New Music from the Blue Ridge and Beyond
Every month our editors curate a playlist of new music, mainly focusing on independent artists from the South. In August we’re highlighting new tunes from Old Crow Medicine Show and Buck Meek.
Buck Meek is the inventive guitarist in indie rock heroes Big Thief, but in his solo project the Texas native leans into trippy country music. The title track to his new album, out August 25, is a drifter’s anthem about finding love in unlikely places. “Now that I live here on this haunted mountain/ I know I’m never coming down again,” Meeks sings, as beautiful sunbeams of pedal steel enhance the soul-searching sentiment. – J.F.
“Falling Angels of Rock ‘n’ Roll”
Cordovas, the throwback collective led by singer-songwriter Joe Firstman, continue to churn out vintage country-rock that will please fans of the Grateful Dead and Flying Burrito Brothers. “Falling Angels of Rock ‘n’ Roll,” the first look at the group’s new album “The Rose of Aces,” is a freewheeling ode to the power of music, with Firstman singing about heroes from the sonic beacons of Memphis and Muscle Shoals and the importance old songs can have in one’s life.
On a Darlingside song, the instrumentation can become an afterthought. To be clear, that is not a disparagement of the band’s instrumental prowess; they are certainly more than proficient musicians. Instead, it is a compliment to their harmonies that are, frankly, unparalleled. On “Right Friend,” a beautiful ode to friendship, it isn’t difficult to get lost in the vocals, letting the strings and percussion become subtle accents on what is a mesmerizing harmonic journey. – D.S.
Old Crow Medicine Show
Old Crow Medicine Show lets bygones be bygones in the plaintive new track “Miles Away.” Longtime Old Crow leader Ketch Secor sings, “Don’t let the past hold the reins,” reflecting on friendships gone sour and how time heals old wounds. And appropriately joining him on the track from the new album “Jubilee” is Willie Watson, a former band member who left the group acrimoniously over a decade ago. – J.F.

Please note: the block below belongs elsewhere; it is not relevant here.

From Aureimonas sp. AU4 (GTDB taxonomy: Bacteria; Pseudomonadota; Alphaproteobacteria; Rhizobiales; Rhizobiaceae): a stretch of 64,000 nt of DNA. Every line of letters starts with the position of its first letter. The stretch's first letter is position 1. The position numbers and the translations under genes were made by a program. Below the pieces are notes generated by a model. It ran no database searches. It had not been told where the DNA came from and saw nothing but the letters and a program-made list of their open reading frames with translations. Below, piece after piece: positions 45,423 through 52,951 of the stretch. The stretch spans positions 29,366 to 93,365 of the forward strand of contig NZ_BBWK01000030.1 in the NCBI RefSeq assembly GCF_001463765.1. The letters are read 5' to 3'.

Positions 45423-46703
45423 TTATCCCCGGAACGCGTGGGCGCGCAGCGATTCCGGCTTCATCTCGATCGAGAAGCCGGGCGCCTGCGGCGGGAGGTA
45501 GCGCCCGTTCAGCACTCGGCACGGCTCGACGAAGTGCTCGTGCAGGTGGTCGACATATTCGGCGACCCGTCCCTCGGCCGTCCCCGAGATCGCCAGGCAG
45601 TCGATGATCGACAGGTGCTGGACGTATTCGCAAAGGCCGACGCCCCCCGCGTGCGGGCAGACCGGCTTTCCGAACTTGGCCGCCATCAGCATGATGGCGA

Goose featuring Trey Anastasio & Father John Misty
“Tomorrow Never Knows”
Last summer, Goose stopped at Radio City Music Hall for a two-night run, and the pair of three-set shows were recorded and recently released as a live album. Father John Misty and Trey Anastasio joined the band during night two, with both ending up on stage for the encore, a rendition of The Beatles’ “Tomorrow Never Knows.” This spirited cover, highlighted by the blistering guitar runs traded by Anastasio and Goose’s Rick Mitarotonda, closes out a set of shows that marked a sense of arrival for the ascending jam band. – D.S.
The Baseball Project
The Baseball Project is a supergroup featuring Peter Buck and Mike Mills of R.E.M., along with Steve Wynn of the Dream Syndicate. As the name suggests, they play songs that honor America’s favorite pastime, albeit in the jangly, alt-rock style the musicians are known for. “Journeyman,” from the band’s new album “Grand Salami Time!,” is a country-leaning tune about utility players that always get the job done but often end up moving from team to team in relative obscurity. – J.F.
Malcolm Holcombe “Bits & Pieces”
North Carolina songwriter Malcolm Holcombe and longtime collaborator
Jared Tyler headed to the studio last year soon after Holcombe’s cancer diagnosis; a sense of urgency dictated getting these songs recorded now, because nobody knew what later was going to bring. Thankfully, later brought a clean bill of health, and Holcombe is still here to deliver the title track of the new record live, complete with gravelly growl and a percussive finger picking style that dares his guitar strings not to respond with the notes he wants. – D.S.
“Cup of Sugar”
Despite what the Good Book says, Tim O’Brien doesn’t think you absolutely have to love your neighbor, but you better have a cup of sugar ready if he needs it. With a tongue-in-cheek sagacity, O’Brien offers wit and wisdom on the title track to his latest record, singing of the joys, challenges, and responsibilities that come from simply having neighbors, aptly capturing the juxtaposition between intimacy and distance that simply being on the other side of a fence can bring. – D.S.
Cover photo: Old Cr.ow Medicine Show release the new album “Jubilee” on August 25. Photo by Joshua Black Wilkins
To hear these songs and more, follow the Blue Ridge Outdoors’ Trail Mix playlist on Spotify.